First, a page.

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Ask Phoebe: Worries over high-speed skateboarders

By Phoebe Falconer

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Riders still have to obey normal road rules and can face big fines if they don't

This skate boarder was taking his life in his own hands travelling down Hannah Street. Photo / Ron Burgin
This skate boarder was taking his life in his own hands travelling down Hannah Street. Photo / Ron Burgin

Q. What are the rights of skateboarders on either the road or the pavements? All our driveways require us to back out on to the road. A speeding skateboard coming down our hill is not something I want to back into. I presume they aren't allowed legally on the roads but if they are on the pavement they are equally as dangerous. One came round the corner the other day and nearly bowled my grandson over. Janice Marriott, Mt Eden.

Skateboards and scooters are legally defined as wheeled recreational devices. Bicycles with wheels less than 355mm are also included.

As skateboards, rollerblades and push scooters are not classed as motor vehicles or cycles, they may be used on a footpath, unless forbidden by bylaws, which is often the case in areas of high pedestrian use such as shopping areas.

If you're under 14 and using a skateboard, rollerblades or push scooter you're regarded as a pedestrian and use is restricted to the footpath.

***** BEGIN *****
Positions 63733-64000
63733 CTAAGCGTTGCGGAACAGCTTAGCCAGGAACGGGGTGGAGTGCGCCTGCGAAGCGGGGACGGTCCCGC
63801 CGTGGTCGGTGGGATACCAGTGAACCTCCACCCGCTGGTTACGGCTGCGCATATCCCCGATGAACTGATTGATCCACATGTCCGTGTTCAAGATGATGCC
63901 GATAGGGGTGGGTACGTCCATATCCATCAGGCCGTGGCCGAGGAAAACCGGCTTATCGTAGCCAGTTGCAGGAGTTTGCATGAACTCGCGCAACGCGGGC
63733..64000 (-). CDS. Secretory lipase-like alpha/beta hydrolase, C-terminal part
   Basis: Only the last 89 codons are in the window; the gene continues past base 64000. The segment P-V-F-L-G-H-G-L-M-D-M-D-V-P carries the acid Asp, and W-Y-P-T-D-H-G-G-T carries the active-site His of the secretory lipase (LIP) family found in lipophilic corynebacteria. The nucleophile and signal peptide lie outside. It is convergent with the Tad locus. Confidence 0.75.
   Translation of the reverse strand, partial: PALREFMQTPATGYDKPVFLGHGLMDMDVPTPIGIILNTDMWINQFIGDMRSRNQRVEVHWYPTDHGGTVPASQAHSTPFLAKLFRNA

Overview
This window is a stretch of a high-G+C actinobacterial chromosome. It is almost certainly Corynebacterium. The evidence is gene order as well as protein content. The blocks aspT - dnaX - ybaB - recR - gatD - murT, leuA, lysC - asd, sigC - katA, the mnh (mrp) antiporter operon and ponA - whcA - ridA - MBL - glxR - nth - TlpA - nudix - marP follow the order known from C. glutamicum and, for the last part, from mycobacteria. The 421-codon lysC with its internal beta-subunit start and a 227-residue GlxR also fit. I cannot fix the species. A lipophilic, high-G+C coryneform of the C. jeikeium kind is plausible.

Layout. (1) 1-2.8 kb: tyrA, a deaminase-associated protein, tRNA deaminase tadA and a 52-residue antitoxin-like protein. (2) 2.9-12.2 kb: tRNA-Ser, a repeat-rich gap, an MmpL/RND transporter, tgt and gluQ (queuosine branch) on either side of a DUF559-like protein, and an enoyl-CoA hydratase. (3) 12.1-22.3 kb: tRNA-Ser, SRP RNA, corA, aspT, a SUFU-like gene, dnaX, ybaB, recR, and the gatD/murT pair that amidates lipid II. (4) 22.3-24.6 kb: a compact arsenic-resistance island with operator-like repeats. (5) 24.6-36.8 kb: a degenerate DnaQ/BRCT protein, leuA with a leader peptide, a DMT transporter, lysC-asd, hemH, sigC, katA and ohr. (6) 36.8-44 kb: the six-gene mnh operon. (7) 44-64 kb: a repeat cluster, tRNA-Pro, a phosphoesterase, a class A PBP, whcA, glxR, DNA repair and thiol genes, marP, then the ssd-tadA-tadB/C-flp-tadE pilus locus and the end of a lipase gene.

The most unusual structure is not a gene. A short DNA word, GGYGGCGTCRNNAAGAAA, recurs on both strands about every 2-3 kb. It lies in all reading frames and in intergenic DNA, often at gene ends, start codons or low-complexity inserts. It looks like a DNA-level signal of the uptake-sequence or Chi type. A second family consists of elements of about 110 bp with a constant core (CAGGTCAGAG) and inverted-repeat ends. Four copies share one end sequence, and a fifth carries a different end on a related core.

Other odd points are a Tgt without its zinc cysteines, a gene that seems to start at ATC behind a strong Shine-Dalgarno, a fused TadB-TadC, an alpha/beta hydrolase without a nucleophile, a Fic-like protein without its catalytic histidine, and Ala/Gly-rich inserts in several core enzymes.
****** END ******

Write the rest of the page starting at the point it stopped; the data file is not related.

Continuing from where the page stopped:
If you're over 14, you can use these vehicles on the road. However, the New Zealand Transport Agency strongly advises people against this.

Riders must obey all normal road rules. Careless use could see a rider fined up to $3000.

Q. Before a pedestrian tries to cross a road, they look, wait for cars to go by and then safely cross. But as a pedestrian when I walk along a city street, cars come racing out of carpark driveways, and it seems up to me to stop, if I notice them. They also turn into carpark driveways without pausing. Fort St is a bad one. I have a vision problem, and often have to jump back. Is there no law that says they should stop before entering a pedestrian footpath, look and then go? Can I record licence plates and report them? Susan Grimsdell, Auckland.

The road code states: "When you are entering or leaving a driveway that crosses a footpath, you must give way to people using the footpath". Having said that, it would be wise for pedestrians to look out before crossing a driveway, as you do.

You can record licence plates and phone the police with them, but getting any legal action relies on the driver of the car being the owner of the vehicle. Worth a try, though, I think.

• People looking for disposal options for supermarket plastic bags might like to consider dropping them off for free at Enviroreel Plastics, 14 Gabador Place, Mt Wellington. Thanks to Steve Munns for the suggestion.

- NZ Herald

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